Radon is a radioactive gas, which means that it continuously decays and releases radiation. It is produced from minerals in soil, such as uranium and radium. Although radon is present throughout the environment, when high levels are present indoors, people are exposed to more of its radiation and their risk of cancer increases.
Radon is not subject to health or environmental regulations in Minnesota, so it is up to homeowners to decide for themselves how much radon is acceptable in their home.
The ionizing radiation radon gives off can harm the cells that make up our body's tissues and organs. The Surgeon General of the United States has warned that radon is the second leading cause of lung cancer in the United States - second only to smoking. For non-smokers in this country, radon is the number one cause of lung cancer.
Much of the soil in the Upper Midwest contains widespread uranium and radium. These minerals continuously break down to release radon gas. Therefore, Minnesota's geology provides an ongoing supply of radon. In addition, a large percentage of Minnesota homes have high levels of radon in the indoor air because of how they are built and how they operate in our climate. The Minnesota Department of Health (MDH) estimates that about one in three (1/3) Minnesota homes has enough radon to pose a significant risk to the occupants' health over many years of exposure.
Because radon is a gas, it is able to move though spaces in the soil or fill material around a home's foundation. Minnesota homes tend to operate under a negative pressure and this negative pressure acts as a vacuum (suction) that pulls soil gases, including radon, into the lower level of the structure.
Once radon enters a home it moves freely throughout the indoor air and people can breathe it into their lungs.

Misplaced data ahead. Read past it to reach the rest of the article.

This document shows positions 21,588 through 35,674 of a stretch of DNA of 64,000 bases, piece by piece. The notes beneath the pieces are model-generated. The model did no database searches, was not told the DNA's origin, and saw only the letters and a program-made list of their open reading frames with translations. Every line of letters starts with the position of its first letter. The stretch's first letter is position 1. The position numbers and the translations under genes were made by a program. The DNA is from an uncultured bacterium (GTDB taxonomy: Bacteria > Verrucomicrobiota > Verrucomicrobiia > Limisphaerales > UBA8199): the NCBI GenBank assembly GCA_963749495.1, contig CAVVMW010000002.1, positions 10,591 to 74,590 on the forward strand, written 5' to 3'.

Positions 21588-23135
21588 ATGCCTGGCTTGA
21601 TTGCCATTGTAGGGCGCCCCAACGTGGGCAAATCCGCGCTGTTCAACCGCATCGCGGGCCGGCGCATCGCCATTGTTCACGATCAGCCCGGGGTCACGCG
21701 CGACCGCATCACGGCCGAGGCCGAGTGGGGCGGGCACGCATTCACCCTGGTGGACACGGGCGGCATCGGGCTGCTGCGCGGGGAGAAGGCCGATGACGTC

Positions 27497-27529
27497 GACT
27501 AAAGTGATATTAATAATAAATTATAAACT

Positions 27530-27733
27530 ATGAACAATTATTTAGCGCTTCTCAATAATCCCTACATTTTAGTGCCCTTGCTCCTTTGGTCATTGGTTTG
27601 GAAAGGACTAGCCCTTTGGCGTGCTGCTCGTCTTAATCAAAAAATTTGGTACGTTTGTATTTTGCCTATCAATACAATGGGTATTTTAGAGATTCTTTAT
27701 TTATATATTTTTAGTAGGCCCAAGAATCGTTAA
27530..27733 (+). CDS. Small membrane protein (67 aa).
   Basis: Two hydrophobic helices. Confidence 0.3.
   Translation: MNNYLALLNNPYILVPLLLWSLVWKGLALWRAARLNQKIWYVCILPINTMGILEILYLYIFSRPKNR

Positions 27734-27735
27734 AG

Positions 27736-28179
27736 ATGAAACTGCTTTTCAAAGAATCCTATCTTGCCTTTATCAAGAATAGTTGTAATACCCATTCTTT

Radon is colorless, odorless and tasteless. Therefore, a radon test is the only way to find out how much radon is in your home. Performing a radon test on your own is easy, inexpensive and can be done privately. MDH recommends that all Minnesota homeowners test their homes for radon. Contact MDH Indoor Air Unit for more information on where to obtain low cost radon test kits, the types of test kits, how to perform tests properly and how to use the results. You may also consult the MDH fact sheet Minnesota Radon Testing and Use of Test Results for more information.
A number of steps can be taken to lower the amount of radon in a home. Contact MDH for information regarding radon mitigation using the contact information below.
MDH recommends that all new homes in Minnesota be built to include radon-resistant construction features that minimize radon entry into the home and make future radon problems easier to fix should they occur. If elevated radon levels are found after you move in, radon-resistant features can be easily activated to become radon reduction systems. Ask your builder if they are currently using radon-resistant construction techniques.
All newly built homes in Minnesota should be tested for radon after they are completed and occupied. Early detection of elevated radon levels can help protect the homeowner's financial interests if the radon problem is due to construction problems and can allow the homeowner to take appropriate actions to lower the radon level and protect the health of their family.
MDH Indoor Air Unit
625 Robert Street North, PO Box 64975
St. Paul, Minnesota 55164-0975
Phone: (651) 201-4601 or (800) 798-9050